The Cinematic Body in View of the AntipodesPhilip Brophy’s Body Melt as the bad copyby Lauren Bliss
Through a wide ranging study of Philip Brophy’s academic and critical writings on horror cinema, this essay considers how Brophy’s theory of the spectator’s body is figured in his only horror feature Body Melt (1993). Body Melt is noteworthy insofar as it poorly copies a number of infamous sequences from classical horror films of the 1970s and 1980s, a form of figuration that this essay will theorise as distinctly Antipodean. Body Melt will be related as an antagonistic ‘turning inside out’ of the subjectivity of the horror movie spectator, which will be read in the light of both the usurped subject of semiotic film theory, and the political aesthetics of Australian exploitation cinema.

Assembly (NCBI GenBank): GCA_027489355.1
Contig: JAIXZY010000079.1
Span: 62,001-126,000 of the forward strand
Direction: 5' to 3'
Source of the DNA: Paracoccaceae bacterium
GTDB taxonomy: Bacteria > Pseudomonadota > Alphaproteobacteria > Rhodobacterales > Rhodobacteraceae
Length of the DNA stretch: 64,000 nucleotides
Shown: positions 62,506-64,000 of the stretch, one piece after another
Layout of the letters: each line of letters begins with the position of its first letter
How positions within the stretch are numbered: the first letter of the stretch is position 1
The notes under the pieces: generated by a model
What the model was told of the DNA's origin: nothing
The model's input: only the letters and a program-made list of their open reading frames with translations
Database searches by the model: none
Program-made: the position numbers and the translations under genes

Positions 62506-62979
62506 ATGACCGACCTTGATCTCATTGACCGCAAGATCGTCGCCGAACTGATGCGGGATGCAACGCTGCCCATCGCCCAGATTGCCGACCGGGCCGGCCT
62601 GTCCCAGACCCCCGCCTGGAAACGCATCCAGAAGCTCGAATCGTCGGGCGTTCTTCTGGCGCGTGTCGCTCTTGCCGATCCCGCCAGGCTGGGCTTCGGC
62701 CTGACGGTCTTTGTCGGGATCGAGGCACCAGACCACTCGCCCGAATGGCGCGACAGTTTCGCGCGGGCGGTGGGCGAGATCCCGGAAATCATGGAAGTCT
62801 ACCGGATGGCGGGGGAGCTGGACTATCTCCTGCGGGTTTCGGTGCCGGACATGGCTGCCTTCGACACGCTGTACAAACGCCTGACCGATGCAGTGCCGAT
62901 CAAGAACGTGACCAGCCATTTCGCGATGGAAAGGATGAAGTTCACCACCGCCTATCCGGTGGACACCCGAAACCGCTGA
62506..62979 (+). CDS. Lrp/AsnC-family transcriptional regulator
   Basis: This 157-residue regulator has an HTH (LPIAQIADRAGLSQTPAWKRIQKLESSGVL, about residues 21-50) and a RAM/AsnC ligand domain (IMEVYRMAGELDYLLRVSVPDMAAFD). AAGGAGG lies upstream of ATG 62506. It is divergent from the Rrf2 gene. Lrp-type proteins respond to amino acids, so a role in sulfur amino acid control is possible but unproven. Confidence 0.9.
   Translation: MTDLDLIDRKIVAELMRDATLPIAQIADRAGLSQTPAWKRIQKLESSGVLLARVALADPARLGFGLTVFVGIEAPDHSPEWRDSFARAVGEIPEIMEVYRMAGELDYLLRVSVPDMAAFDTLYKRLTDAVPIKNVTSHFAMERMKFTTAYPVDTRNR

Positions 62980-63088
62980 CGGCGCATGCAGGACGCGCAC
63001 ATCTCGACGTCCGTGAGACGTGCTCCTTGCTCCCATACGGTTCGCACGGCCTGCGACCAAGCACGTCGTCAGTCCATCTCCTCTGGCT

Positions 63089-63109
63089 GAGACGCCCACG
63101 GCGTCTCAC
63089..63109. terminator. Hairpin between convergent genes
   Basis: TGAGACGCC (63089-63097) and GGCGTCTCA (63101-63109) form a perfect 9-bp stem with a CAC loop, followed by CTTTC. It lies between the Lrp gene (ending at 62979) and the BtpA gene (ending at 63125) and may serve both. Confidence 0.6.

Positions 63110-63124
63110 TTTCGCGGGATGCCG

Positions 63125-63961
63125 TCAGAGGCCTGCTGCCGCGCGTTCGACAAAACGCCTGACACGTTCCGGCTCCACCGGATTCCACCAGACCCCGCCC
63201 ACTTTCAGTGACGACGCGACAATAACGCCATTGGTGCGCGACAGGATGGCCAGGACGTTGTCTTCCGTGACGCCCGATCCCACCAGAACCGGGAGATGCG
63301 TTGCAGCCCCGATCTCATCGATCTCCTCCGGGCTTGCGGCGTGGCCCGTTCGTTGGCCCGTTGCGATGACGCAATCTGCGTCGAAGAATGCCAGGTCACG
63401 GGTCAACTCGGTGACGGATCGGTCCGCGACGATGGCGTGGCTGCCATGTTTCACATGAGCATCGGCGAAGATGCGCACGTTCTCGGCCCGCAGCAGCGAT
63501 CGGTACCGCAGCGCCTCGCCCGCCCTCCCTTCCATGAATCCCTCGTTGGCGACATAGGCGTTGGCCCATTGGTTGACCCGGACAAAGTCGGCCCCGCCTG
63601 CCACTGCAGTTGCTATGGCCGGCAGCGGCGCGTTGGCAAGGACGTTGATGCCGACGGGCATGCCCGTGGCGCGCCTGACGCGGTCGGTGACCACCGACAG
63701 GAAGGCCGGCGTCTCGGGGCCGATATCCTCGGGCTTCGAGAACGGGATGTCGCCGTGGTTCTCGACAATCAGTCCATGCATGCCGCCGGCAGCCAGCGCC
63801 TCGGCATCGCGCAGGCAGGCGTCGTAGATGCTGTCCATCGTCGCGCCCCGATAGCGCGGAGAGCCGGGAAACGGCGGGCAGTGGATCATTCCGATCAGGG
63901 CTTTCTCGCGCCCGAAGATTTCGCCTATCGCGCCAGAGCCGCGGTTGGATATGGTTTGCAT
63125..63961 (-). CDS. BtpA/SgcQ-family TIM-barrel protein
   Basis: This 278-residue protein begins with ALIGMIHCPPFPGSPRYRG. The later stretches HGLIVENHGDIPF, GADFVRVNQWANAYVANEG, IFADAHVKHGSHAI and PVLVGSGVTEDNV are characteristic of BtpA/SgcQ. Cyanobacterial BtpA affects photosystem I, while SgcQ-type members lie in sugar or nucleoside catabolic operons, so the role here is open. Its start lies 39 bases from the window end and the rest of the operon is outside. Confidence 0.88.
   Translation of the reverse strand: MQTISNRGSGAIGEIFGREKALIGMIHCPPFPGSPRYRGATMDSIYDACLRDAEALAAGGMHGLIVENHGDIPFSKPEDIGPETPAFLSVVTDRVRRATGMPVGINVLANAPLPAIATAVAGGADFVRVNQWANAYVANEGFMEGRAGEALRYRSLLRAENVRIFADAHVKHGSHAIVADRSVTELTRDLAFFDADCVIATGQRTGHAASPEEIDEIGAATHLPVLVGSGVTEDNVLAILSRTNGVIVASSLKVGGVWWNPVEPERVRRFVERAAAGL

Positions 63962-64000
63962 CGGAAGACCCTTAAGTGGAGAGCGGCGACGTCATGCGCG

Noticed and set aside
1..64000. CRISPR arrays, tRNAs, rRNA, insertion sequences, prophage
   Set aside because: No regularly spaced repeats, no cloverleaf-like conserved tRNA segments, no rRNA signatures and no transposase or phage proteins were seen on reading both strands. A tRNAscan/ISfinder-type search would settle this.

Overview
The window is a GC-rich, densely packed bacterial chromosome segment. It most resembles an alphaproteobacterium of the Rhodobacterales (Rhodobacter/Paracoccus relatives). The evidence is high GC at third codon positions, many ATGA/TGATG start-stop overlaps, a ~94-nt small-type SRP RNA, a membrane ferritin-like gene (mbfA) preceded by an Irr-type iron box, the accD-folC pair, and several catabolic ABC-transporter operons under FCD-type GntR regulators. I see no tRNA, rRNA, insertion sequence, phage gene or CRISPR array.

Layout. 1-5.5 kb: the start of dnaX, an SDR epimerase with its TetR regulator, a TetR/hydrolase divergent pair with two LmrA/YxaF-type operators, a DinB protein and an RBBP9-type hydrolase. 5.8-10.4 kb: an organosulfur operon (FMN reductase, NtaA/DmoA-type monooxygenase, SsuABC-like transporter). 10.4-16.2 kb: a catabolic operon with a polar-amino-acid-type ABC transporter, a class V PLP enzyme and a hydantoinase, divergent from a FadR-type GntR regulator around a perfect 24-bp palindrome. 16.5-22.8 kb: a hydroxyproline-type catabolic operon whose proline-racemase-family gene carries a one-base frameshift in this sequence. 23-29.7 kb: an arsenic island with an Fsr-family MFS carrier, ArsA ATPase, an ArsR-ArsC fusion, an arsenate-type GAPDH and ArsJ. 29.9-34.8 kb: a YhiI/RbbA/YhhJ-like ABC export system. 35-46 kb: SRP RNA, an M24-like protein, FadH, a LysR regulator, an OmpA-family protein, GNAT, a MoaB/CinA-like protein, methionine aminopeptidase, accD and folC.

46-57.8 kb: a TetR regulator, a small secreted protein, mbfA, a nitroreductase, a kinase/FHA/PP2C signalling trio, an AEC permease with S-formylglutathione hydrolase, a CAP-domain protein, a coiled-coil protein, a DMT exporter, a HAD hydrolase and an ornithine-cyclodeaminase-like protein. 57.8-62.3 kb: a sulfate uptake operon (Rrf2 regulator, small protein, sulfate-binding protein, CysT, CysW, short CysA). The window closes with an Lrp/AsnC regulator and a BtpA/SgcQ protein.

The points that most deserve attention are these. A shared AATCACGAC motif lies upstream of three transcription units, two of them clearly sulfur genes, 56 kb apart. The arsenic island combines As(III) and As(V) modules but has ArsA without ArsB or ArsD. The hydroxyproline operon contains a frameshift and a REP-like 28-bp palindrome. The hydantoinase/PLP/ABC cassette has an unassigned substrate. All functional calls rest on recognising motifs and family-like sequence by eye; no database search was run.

Lauren Bliss is a writer-researcher based in Melbourne, she recently completed a PhD in screen studies at the University of Melbourne.